This post may seem a little strange, so allow me to say a few things to start. First, this post is something that’s been brewing in my head for a few years, but I hadn’t formalized it. As such, I’m not quite as set on my thoughts here as I am for other posts. I request a bit extra grace should my thoughts be less rigorous or ill-explained.
Second, I’m offering my reasons for desiring a tattoo for a particular purpose, aside from the desire to externalize them for personal scrutiny. Over at Mere Orthodoxy, Matt Anderson has written a bit about tattoos, arguing essentially that we should concern ourselves with the morality of the practice. His central point, expressed directly over at Relevant Magazine, is that we should carefully consider our actions, particularly when they pertain to our bodies. I think he’s right, and he’s got one further point that was particularly interesting:
Tattoos are helpful to think about because, well, we can think about them without people throwing us over for being heretics. It’s a somewhat safer question to ask than those questions about, say, bioethics even though the way in which the Bible intersects with both topics is roughly the same.
And so, in the interest of exploring this topic, I thought it would be wise to speak out and offer some reasons that I personally have for wanting to get a tattoo at some point in my life. Consider what follows a sample, something we can analyze. Perhaps my reasons are wrong, or perhaps I would be justified in making the decision at some point. Circumstances certainly play a large role, and so of course this can only offer a small picture to mentally play with, so to speak. Well, here we go.
For starters, and I think this may end up as the central question of any discussion here, Matt once asked me what it was about permanently marking the skin that attracts me so? I think it will help to sketch out how I came to the desire.
Growing up, I had no desire for this permanent mark. It wasn’t something that I saw expressed in anyone close to me, so it wasn’t something I felt the need to emulate. It didn’t really occur to me to consider one until sometime early in college. I suspect this was partially because I saw other people getting them, particularly people I thought well of, but this wasn’t enough to shift me. I became more open to the idea, generally speaking, but wasn’t convinced I’d want one. After all, this was a permanent decision, and I wouldn’t want to make it to be trendy.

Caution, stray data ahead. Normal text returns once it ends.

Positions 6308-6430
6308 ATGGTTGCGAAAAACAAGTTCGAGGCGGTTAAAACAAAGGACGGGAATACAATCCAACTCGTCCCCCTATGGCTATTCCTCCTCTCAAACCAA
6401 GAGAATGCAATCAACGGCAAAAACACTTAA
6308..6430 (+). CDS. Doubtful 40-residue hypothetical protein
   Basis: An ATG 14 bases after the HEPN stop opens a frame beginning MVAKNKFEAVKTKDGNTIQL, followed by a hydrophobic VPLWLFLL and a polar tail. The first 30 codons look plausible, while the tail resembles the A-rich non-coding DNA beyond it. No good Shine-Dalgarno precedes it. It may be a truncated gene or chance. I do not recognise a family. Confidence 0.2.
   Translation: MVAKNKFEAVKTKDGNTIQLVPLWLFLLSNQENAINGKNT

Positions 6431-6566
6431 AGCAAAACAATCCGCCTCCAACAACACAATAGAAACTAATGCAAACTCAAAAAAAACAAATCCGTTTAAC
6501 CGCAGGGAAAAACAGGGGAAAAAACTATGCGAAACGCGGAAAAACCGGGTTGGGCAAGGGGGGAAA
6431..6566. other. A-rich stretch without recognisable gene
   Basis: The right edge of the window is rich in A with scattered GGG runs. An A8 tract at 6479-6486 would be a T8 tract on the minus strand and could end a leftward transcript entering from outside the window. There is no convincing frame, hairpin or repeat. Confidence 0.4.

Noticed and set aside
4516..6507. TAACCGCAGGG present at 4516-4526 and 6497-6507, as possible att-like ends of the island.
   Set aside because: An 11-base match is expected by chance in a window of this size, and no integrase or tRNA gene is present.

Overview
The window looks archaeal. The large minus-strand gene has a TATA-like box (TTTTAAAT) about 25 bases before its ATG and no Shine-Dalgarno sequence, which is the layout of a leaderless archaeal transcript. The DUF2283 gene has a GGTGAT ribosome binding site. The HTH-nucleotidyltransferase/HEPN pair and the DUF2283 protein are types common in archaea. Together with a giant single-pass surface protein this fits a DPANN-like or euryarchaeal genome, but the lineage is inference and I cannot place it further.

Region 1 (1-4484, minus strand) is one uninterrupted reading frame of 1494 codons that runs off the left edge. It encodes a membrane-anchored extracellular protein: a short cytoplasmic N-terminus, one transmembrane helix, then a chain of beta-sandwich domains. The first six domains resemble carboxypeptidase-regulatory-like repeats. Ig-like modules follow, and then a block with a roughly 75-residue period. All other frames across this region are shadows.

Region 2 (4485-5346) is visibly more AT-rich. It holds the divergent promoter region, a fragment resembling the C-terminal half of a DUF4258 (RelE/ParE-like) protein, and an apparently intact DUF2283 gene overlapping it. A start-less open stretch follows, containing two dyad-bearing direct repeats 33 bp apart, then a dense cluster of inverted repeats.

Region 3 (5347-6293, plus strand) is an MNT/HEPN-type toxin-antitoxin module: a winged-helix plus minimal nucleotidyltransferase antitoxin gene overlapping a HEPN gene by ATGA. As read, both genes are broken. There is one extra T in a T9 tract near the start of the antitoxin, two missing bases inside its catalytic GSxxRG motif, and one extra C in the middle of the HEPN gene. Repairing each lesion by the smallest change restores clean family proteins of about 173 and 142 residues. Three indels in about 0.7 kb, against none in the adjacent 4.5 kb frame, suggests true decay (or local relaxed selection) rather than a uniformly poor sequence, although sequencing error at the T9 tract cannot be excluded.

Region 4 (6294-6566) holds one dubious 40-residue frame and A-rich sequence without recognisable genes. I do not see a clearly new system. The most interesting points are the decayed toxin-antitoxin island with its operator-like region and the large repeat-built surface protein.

I considered the biblical issues, but was never terribly convinced by any cases against tattooing; the infamous passage in Leviticus surely speaks against tattoos, but people have rightly pointed to the dangers of taking Old Testament Law and applying it to modern day believers. Some Old Testament laws are certainly currently applicable, but we live under a New Covenant. In light of that thought, coupled with an understanding of the context of the law (a post for another day), it didn’t seem terribly difficult to dismiss the tattoo argument from Leviticus; I’m still convinced, at this point of this venture, that this is the case.
I thought it was important to consider why someone wanted a tattoo, but I never really went further than that. I stopped at “personal decision,” and that was about it.
Since then, I was introduced by a good friend to the world of Christian hip-hop (turns out, that particular culture stuck with me). I was initially drawn in by the theology of the genre, but it quickly became something that took over much more of my life. I’ve become a critic of the musical genre, and even spent time seeking to understand the larger culture surrounding it. I’ve been to shows, spent time with people who produce the music and those who consume it on a regular basis, and I have no doubts that this shifted my perspective. I began to notice that nearly every rapper I listened to had at least one tattoo. Some of them seemed to even get them flippantly (I remember one artist commenting: “Well, we were hanging out and he was getting a tattoo, so I got another one while we were there,” referring to another artist), which took some getting used to. I think this broke down any stigmas I had about them: these were solid believers who were inking their skin permanently, and men who I respected not only as masters of their craft but as thinkers.